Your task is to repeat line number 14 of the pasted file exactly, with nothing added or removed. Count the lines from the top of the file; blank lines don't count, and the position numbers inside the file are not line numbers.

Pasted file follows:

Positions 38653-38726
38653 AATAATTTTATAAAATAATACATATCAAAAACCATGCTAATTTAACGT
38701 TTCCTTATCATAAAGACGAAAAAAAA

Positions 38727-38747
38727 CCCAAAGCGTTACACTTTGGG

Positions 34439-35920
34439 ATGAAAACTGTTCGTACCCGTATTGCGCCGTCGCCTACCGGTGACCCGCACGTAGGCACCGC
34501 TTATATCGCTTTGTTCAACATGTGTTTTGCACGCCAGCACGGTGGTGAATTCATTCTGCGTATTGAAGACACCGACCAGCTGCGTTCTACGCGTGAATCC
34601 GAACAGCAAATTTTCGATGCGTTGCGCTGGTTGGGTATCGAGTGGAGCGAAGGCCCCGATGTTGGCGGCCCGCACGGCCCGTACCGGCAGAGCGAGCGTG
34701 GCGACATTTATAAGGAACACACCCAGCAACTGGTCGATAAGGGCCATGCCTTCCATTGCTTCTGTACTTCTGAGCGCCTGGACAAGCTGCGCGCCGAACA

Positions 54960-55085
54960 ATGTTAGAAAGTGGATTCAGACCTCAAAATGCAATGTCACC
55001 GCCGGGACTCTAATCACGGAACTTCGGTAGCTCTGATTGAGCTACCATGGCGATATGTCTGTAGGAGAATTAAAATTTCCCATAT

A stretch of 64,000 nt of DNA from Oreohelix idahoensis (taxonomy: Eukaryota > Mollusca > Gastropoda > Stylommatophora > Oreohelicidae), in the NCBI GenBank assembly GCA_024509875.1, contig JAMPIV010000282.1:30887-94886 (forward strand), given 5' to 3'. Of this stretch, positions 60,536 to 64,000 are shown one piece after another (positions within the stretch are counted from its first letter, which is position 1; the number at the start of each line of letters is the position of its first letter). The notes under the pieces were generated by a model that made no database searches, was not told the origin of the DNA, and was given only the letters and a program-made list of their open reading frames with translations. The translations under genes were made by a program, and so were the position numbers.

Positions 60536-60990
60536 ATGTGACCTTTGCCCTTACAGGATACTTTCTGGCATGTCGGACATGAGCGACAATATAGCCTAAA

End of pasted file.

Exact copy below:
A stretch of 64,000 nt of DNA from Oreohelix idahoensis (taxonomy: Eukaryota > Mollusca > Gastropoda > Stylommatophora > Oreohelicidae), in the NCBI GenBank assembly GCA_024509875.1, contig JAMPIV010000282.1:30887-94886 (forward strand), given 5' to 3'. Of this stretch, positions 60,536 to 64,000 are shown one piece after another (positions within the stretch are counted from its first letter, which is position 1; the number at the start of each line of letters is the position of its first letter). The notes under the pieces were generated by a model that made no database searches, was not told the origin of the DNA, and was given only the letters and a program-made list of their open reading frames with translations. The translations under genes were made by a program, and so were the position numbers.